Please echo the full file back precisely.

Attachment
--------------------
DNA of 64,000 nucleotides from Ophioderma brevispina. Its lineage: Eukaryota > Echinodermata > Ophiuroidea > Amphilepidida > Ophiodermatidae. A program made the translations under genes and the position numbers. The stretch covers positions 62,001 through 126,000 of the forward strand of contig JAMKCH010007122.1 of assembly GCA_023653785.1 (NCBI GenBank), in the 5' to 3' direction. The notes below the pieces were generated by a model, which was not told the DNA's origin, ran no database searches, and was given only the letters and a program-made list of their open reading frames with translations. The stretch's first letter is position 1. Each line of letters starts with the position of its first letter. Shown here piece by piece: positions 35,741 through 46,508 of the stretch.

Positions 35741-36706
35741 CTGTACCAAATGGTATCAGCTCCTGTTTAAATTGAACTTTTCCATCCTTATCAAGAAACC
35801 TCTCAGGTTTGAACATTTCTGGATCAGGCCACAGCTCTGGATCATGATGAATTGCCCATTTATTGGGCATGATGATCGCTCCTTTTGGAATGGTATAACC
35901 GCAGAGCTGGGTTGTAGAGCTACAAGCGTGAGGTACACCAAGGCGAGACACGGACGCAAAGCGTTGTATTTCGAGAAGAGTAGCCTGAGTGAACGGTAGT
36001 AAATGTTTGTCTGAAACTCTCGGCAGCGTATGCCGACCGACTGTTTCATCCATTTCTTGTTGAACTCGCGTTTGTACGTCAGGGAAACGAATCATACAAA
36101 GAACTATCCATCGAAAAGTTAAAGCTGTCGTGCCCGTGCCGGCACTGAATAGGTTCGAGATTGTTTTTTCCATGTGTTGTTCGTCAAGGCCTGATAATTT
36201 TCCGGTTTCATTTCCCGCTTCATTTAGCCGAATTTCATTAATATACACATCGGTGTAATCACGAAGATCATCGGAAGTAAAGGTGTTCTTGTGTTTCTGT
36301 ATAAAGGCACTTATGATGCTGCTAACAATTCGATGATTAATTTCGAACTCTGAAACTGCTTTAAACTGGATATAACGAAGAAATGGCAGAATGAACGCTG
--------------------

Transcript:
DNA of 64,000 nucleotides from Ophioderma brevispina. Its lineage: Eukaryota > Echinodermata > Ophiuroidea > Amphilepidida > Ophiodermatidae. A program made the translations under genes and the position numbers. The stretch covers positions 62,001 through 126,000 of the forward strand of contig JAMKCH010007122.1 of assembly GCA_023653785.1 (NCBI GenBank), in the 5' to 3' direction. The notes below the pieces were generated by a model, which was not told the DNA's origin, ran no database searches, and was given only the letters and a program-made list of their open reading frames with translations. The stretch's first letter is position 1. Each line of letters starts with the position of its first letter. Shown here piece by piece: positions 35,741 through 46,508 of the stretch.

Positions 35741-36706
35741 CTGTACCAAATGGTATCAGCTCCTGTTTAAATTGAACTTTTCCATCCTTATCAAGAAACC
35801 TCTCAGGTTTGAACATTTCTGGATCAGGCCACAGCTCTGGATCATGATGAATTGCCCATTTATTGGGCATGATGATCGCTCCTTTTGGAATGGTATAACC
35901 GCAGAGCTGGGTTGTAGAGCTACAAGCGTGAGGTACACCAAGGCGAGACACGGACGCAAAGCGTTGTATTTCGAGAAGAGTAGCCTGAGTGAACGGTAGT
36001 AAATGTTTGTCTGAAACTCTCGGCAGCGTATGCCGACCGACTGTTTCATCCATTTCTTGTTGAACTCGCGTTTGTACGTCAGGGAAACGAATCATACAAA
36101 GAACTATCCATCGAAAAGTTAAAGCTGTCGTGCCCGTGCCGGCACTGAATAGGTTCGAGATTGTTTTTTCCATGTGTTGTTCGTCAAGGCCTGATAATTT
36201 TCCGGTTTCATTTCCCGCTTCATTTAGCCGAATTTCATTAATATACACATCGGTGTAATCACGAAGATCATCGGAAGTAAAGGTGTTCTTGTGTTTCTGT
36301 ATAAAGGCACTTATGATGCTGCTAACAATTCGATGATTAATTTCGAACTCTGAAACTGCTTTAAACTGGATATAACGAAGAAATGGCAGAATGAACGCTG